I feel this would be politically impossible to execute especially in a short term effort. What we need to see is the states work with the EPA (Environmental Protection Agency) on a plan to execute such a commitment.

Should recycling be treated similarly to littering – that is, should fines be implemented for non-recycling in order to move this effort forward?

I feel it would be more considerable to offer a financial incentive for recycling efforts as the reward method does seem to be a more positive method that works.

Do you find that consumers want recycling efforts escalated or is apathy to this issue growing?

Consumers definitely want to recycle. When you put the choice in front of the public, they choose recycling every time.

Interview #3

Jason Metnick
Senior Director, Market Access & Product Labeling
Sustainable Forestry Initiative (SFI Inc.)

Jason Metnick is the senior director of market access and product labeling for the Sustainable Forestry Initiative (SFI Inc.) program, a third-party forest certification system in North America. The SFI standard, one of the largest sustainable forestry certification programs in the world, is based on principles and measures that promote sustainability including measures to protect for water quality, biodiversity, wildlife habitat, species at risk and forests of exceptional conservation value.

As Senior Director for SFI Inc., Jason works directly with companies in the wood, paper and packaging supply chain including forest landowners, manufacturers, merchants, lumberyards, dealers, wholesalers, converters, printers and end users to promote the SFI program and assist with third-party forest certification and on-product labeling.

In addition to brand recognition, Jason also oversees the Office of Label Use and Licensing.  The SFI Office of Label Use and Licensing encompasses over 260 companies, universities, conservation groups and state agencies that represent close to 200 million acres (more than 68.8 million hectares) of forestland across North America.  The Office of Label Use and Licensing administers the rules and procedures for SFI on-product label usage.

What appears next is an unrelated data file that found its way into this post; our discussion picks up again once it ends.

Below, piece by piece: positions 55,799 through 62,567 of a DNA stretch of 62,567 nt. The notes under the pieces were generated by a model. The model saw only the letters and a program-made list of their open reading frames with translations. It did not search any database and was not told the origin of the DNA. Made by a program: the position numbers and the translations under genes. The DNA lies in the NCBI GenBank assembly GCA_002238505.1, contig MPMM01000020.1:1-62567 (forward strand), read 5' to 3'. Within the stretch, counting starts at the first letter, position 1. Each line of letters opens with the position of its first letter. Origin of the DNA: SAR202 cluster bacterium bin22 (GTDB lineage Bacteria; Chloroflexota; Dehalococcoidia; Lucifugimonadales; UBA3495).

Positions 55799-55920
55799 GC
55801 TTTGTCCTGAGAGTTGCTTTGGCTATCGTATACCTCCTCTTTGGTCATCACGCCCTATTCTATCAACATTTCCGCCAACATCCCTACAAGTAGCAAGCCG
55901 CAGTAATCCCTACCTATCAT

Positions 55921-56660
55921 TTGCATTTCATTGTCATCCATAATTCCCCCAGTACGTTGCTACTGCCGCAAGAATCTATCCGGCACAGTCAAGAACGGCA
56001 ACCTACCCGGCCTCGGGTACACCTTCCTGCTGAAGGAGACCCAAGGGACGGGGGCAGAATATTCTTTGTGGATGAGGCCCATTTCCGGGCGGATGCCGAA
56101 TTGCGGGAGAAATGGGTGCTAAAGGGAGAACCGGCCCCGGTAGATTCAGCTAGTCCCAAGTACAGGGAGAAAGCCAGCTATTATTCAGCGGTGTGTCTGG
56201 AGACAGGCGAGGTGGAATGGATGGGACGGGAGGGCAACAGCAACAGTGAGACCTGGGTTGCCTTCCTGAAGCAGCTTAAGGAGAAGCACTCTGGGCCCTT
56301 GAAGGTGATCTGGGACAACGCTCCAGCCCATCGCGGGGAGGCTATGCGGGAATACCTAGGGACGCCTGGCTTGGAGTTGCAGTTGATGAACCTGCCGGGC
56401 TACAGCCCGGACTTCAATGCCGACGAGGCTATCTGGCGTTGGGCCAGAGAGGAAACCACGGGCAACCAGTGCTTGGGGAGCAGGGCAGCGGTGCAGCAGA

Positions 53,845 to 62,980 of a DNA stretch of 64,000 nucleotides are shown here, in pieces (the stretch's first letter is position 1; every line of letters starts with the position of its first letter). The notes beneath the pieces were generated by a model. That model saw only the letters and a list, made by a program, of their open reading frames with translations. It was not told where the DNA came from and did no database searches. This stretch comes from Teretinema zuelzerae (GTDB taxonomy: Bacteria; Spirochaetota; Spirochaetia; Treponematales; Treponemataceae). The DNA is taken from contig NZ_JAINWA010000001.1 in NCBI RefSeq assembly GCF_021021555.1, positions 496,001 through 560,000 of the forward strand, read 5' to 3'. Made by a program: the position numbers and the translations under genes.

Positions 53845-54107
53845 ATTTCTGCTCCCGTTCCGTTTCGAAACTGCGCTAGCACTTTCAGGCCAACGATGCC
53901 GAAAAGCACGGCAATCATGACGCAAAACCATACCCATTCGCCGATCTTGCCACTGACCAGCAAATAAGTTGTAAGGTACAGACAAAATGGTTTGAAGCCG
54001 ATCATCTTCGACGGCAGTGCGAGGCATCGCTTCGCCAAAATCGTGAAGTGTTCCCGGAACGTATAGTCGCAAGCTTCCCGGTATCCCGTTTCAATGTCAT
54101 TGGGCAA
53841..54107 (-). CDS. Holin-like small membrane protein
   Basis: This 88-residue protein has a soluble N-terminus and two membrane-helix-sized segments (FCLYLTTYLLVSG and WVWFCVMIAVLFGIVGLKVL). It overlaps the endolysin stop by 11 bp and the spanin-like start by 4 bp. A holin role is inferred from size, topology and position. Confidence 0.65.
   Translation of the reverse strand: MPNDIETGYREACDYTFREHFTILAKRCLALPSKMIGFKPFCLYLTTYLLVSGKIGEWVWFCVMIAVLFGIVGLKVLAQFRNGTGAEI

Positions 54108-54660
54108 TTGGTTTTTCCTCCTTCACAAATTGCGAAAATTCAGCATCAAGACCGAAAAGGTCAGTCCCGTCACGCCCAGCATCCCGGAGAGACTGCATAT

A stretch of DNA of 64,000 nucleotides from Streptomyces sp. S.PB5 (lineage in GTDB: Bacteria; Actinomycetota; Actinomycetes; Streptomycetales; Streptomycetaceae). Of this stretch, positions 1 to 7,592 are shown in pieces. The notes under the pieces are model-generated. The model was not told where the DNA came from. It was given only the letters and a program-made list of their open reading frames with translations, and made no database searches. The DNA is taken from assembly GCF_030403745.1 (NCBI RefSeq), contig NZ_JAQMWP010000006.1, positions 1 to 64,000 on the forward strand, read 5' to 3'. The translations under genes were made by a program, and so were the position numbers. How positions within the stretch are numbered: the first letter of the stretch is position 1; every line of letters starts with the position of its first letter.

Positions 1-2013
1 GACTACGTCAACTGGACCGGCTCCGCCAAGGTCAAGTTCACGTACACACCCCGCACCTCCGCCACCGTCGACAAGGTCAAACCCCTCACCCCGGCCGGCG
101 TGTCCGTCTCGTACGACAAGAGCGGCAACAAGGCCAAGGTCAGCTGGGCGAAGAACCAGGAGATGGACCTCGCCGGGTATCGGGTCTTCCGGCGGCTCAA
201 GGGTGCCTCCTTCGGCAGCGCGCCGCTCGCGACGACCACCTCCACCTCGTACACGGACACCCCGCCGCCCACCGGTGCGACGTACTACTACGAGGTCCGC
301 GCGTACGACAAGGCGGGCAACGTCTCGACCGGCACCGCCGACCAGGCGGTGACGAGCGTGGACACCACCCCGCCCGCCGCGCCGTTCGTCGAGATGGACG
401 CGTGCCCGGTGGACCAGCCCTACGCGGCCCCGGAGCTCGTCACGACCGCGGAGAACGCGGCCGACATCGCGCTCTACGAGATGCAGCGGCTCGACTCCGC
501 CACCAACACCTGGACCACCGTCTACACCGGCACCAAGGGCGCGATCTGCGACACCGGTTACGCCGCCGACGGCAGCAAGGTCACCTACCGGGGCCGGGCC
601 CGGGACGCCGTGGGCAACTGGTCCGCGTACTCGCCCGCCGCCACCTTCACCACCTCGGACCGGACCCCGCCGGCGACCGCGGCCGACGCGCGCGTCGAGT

Jason holds a bachelor’s of science degree in forestry from Northern Arizona University and is a member of the Society of American Foresters.  He also sits on a number of committees related to certification, labeling and claims, including the Programme for Endorsement of Forest Certification’s chain-of-custody committee and the Center for Resource Solutions’ Purchasers Advisory Committee. He also is a member of Walmart’s Sustainable Value Network for Wood & Paper products and chairs the ASTM task group on chain of custody.

Why should a manufacturer go to your organization on stead of say the FSI?

There will be some suppliers that are SFI certified, some that are FSC certified, and many that are dual certified.  Both SFI and FSC are great programs, and if the end result is a company wants to know the wood fiber comes from a responsible or legal source, both SFI and FSC can achieve that.

You mentioned in your presentation that there is overselling. Is there overselling to the consumer?

All SFI on-product labels have the SFI website, so a consumer or end user can gather more information on what the SFI program and that label represent.

How does SFI management measure the value of its organization and message?

SFI publishers a annual report each year that tracks the number of acres certified to the program as well as the number of new chain of custody certificates.  To view this year’s annual report, check out sfiprogram.org

What is the length of your certification process?

That can vary from applicant to applicant depending on where they are in the process and what they know and understand about it.   It can be anywhere from a month to a few months.

Interview #4

Sara Hartwell
Senior Policy Advisor
EPA Office of Resource Conservation and Recovery